More than 150 million Americans were under winter weather advisories Monday as snowfall and icy conditions sent temperatures plunging, caused multiple deadly crashes and forced power outages across much of the United States.
The National Weather Service said the storm was expected to bring “frigid arctic air” and “dangerously cold wind chills” from coast to coast through at least Tuesday. The brutal and potentially record-setting weather has led to emergency declarations in at least seven states from the Northwest to the South, including Oregon, Kentucky, Alabama and Mississippi.
In Texas, where most residents are not used to snow emergencies, a disaster declaration was issued over the weekend in anticipation of dangerously low temperatures and messy road conditions. The historic storm forced state officials to implement rotating power outages early Monday, meaning thousands of households and even traffic lights would lose electricity for short periods of time to prevent a massive blackout.
“Energy conservation is critical,” the Electric Reliability Council of Texas said in a tweet. “Rotating outages are underway to reduce demand on the electric system. We urge Texans to put safety first during this time.”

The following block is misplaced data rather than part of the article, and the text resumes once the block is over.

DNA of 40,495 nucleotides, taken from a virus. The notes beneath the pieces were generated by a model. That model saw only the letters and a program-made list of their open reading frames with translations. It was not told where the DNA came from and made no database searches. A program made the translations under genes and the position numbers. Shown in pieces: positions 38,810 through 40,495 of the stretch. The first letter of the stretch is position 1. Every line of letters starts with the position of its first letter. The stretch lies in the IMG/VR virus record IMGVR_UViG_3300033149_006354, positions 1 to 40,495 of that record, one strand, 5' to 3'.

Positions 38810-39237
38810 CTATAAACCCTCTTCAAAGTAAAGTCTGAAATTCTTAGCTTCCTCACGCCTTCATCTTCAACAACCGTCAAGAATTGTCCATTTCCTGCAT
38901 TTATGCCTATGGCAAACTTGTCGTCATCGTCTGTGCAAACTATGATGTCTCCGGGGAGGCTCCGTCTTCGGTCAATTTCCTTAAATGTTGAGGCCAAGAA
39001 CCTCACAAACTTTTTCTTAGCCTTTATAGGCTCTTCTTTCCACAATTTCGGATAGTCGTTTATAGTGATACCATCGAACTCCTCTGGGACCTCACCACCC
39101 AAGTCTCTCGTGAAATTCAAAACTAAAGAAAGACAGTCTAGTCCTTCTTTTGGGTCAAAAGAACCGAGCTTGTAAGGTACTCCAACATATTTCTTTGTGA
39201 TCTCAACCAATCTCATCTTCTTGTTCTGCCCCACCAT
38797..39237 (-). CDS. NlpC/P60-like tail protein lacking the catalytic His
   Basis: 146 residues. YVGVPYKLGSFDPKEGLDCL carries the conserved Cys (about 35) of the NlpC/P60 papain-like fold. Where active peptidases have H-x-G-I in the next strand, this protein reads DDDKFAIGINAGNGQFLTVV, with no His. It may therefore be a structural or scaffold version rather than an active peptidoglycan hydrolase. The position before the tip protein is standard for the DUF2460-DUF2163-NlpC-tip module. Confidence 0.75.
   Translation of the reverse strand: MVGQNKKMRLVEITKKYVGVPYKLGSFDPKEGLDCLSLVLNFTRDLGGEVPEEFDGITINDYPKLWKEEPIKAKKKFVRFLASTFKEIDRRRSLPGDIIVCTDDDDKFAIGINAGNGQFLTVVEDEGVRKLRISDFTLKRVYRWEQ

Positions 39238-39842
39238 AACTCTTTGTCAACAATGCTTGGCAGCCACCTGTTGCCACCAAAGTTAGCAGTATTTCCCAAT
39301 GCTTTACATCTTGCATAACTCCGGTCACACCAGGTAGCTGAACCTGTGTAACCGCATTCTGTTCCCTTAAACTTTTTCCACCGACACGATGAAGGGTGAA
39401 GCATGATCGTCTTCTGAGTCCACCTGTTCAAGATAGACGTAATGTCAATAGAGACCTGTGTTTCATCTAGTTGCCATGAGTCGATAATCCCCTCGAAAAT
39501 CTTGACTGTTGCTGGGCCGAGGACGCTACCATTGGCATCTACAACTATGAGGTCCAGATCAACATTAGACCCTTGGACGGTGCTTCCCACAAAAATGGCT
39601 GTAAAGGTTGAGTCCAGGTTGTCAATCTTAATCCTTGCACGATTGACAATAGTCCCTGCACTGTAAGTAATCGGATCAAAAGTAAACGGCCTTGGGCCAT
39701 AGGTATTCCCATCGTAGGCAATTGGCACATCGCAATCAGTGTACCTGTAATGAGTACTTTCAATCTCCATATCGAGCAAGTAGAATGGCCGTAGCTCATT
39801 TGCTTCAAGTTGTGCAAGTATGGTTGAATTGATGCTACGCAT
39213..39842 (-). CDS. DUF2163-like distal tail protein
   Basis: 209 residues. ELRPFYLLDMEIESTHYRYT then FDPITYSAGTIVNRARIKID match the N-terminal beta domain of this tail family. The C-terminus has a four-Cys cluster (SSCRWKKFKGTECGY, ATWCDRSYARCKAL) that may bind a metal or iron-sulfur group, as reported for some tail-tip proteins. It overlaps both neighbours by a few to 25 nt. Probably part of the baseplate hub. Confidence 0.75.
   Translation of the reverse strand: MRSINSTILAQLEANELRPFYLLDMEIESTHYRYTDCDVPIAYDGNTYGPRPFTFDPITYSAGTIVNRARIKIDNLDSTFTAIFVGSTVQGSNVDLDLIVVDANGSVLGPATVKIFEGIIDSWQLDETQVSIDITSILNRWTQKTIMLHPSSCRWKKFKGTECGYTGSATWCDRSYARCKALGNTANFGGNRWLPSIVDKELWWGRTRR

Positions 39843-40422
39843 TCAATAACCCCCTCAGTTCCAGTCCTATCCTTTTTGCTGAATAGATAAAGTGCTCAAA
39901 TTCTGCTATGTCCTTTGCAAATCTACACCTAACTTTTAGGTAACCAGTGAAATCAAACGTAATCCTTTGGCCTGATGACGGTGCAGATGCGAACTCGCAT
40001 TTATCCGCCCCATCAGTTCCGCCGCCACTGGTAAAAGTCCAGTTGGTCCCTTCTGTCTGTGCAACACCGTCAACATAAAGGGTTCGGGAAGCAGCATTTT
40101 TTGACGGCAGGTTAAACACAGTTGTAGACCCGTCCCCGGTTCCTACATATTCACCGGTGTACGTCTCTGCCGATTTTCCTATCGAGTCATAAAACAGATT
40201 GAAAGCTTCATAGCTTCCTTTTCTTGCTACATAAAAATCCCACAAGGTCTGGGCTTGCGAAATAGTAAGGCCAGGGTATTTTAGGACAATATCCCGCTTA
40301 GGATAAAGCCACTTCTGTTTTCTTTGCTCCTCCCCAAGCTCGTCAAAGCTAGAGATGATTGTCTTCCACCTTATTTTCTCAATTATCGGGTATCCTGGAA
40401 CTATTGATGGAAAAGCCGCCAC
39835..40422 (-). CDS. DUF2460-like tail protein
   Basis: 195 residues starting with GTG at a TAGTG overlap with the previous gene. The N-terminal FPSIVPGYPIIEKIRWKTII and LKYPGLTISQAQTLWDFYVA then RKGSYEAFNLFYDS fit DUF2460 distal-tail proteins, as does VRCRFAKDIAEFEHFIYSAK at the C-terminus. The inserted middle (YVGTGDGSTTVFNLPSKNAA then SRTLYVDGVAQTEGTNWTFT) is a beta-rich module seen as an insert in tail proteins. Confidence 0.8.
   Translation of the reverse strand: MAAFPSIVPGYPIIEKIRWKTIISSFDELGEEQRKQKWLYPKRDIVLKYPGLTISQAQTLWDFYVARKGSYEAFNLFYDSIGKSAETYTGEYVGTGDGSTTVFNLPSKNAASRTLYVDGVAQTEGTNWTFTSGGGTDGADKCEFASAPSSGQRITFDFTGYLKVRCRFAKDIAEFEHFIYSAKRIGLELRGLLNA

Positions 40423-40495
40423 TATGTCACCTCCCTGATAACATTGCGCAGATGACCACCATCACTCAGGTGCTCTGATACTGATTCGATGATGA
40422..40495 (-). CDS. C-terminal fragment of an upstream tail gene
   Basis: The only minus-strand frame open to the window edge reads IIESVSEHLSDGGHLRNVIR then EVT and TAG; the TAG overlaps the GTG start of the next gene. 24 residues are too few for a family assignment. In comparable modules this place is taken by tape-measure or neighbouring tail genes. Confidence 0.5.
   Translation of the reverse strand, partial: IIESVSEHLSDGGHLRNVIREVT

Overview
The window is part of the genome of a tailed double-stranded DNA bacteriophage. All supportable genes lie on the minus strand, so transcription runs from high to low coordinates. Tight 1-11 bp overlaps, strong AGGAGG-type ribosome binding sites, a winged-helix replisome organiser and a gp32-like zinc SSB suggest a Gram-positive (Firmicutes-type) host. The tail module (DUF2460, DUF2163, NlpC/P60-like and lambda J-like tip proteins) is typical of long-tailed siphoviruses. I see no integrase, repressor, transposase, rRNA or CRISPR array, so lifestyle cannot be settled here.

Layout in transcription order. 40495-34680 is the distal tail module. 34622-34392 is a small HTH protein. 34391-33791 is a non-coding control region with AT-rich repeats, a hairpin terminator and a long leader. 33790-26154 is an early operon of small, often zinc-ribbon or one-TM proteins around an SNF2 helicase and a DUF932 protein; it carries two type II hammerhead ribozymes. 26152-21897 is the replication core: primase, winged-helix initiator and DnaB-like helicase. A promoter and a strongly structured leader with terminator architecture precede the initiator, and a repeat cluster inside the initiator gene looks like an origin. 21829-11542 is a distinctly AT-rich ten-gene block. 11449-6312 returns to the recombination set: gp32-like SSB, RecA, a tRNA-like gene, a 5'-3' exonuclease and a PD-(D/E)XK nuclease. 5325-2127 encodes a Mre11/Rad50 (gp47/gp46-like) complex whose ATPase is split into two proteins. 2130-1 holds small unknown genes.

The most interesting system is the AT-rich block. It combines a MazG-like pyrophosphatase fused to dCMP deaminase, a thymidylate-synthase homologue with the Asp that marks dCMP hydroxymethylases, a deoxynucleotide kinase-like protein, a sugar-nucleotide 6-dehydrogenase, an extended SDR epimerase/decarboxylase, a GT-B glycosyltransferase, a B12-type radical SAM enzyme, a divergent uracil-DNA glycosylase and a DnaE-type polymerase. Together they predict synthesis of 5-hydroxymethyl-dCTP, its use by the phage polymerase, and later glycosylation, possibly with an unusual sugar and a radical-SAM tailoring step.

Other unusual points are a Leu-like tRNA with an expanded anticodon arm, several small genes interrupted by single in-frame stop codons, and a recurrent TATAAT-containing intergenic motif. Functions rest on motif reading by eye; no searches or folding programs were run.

As of 8 am, nearly 2.4 million customers were without electricity in Texas, according to PowerOutages.us, which tracks data from utilities across the country. Other states experiencing power outages include Oregon, with more than 300,000, as well as Louisiana, North Carolina, Utah and Virginia.
The severe weather also caused hundreds of flight cancellations and numerous accidents over the weekend. Some of the crashes were fatal, killing nine people in Texas on Friday, one person in Kentucky and another in Oklahoma on Sunday, according to CNN. In Houston, more than 134 crashes were reported Sunday across the city, including a 10-car pileup, Police Chief Art Acevedo said.
State officials urged drivers to avoid traveling Monday given the challenging road conditions and rotating power outages.
“Most roads are certainly not safe for passage and many signals are also not operational due to power outages,” the Texas Department of Transportation tweeted.
In an advisory Monday morning, the National Weather Service said a large swath of 6 to 12 inches of snow was forecast from the Ohio Valley and eastern Great Lakes all the way to northern New England, according to the National Weather Service. From Texas to southern New England, meanwhile, freezing rain appeared to be the main threat, with significant ice accumulation expected to cause “a plethora of problems” in the region, according to the agency.
Officials also said that “this impressive onslaught of wicked wintry weather” was the result of both strong arctic high pressure with sub-freezing temperatures and an active storm track “escorting waves of precipitation” across the country.